Boston (May. 19)
(Jewish Daily Bulletin)
Cantors in Massachusetts will no longer be considered proper persons under the law of the Commonwealth to perform the marriage ceremony, according to an official letter issued by the Secretary of State, it was announced today. According to the definition of Rabbi as reported to the Secretary of State by a committee of rabbis, cantors who heretofore performed the marriage ceremony will now be prohibited from doing so under the Massachusetts statutes, chapter 207, section 37 to 40.
This issue has been the subject of debate for many months. It was believed that an amicable arrangement had been reached, until the official letter instructing town clerks to check all Jewish ceremonies with their records was issued by Secretary Cook.
Former representative Bernard Ginsburg was retained as counsel for the Jewish Ministers Cantors Association to fight the issue in the courts, following a meeting of leading cantors held at the home of Cantor I. G. Glickstein, vice-president of the association.
In a statement to the Jewish Daily Bulletin correspondent, Mr. Ginsburg stated that he intends to bring the issue before the Supreme Court as a test case under the present statute.
The definition of rabbi as reported to Secretary of State Cook by the committee of rabbis, including Orthodox, Reform and Conservative, stated: “A rabbi is one who is graduated from a rabbinical seminary or affiliated with a rabbinical association or privately or properly educated as a rabbi, and who is certified as being connected with a congregation as a rabbi.”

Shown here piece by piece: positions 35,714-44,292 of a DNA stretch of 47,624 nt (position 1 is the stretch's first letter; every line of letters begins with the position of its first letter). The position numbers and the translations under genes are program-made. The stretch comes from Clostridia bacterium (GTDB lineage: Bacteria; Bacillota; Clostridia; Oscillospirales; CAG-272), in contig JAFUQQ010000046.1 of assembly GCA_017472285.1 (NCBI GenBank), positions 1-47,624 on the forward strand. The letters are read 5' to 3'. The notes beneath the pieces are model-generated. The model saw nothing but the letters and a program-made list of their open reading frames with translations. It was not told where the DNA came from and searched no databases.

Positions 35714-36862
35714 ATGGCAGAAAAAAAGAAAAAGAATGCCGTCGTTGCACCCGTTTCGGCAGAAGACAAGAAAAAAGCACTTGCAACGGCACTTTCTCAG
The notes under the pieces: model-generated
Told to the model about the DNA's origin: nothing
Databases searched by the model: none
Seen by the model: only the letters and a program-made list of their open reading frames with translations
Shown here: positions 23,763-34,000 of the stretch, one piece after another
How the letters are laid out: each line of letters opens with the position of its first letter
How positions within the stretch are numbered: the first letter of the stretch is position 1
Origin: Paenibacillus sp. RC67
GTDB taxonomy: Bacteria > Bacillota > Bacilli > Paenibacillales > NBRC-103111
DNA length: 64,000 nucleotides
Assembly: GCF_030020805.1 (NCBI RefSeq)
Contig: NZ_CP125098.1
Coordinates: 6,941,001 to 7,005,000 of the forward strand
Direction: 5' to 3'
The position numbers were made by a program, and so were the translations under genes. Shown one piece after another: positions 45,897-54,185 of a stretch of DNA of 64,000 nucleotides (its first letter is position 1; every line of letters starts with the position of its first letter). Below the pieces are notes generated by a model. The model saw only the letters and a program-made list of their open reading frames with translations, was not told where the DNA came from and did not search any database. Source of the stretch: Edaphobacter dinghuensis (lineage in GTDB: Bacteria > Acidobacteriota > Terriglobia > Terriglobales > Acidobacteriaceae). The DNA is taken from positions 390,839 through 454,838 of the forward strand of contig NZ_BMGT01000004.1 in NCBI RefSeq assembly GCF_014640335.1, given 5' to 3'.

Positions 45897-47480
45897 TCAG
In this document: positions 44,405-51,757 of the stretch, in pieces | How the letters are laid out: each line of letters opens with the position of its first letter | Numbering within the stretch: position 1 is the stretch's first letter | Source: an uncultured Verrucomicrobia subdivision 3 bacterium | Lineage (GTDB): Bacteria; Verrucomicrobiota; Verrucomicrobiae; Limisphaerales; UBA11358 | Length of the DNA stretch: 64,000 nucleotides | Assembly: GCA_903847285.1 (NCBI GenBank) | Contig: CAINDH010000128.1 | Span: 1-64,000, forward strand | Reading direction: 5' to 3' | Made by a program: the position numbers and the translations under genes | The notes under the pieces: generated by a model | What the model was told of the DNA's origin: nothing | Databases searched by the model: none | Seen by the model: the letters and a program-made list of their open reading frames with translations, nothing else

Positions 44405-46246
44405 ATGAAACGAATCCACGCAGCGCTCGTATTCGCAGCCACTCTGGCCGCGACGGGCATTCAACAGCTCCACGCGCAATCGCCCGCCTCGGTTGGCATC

It was at first believed that the statute would be amended to include cantors, but no move in this direction has been taken. The Cantors Association will bring a petition of mandamus to secure the recognition of the cantors’ right to solemnize the marriage ceremony. Many of the smaller communities in the State without rabbis will suffer from the new ruling, it was stated.
The Secretary of State declared that it was not his intention to prohibit cantors from marrying persons and that the term “cantor” is not mentioned in the letter issued from his office. He also said that where there is no record of the certificate of rabbi, clerks are to refer the metter to the decision of the congregation.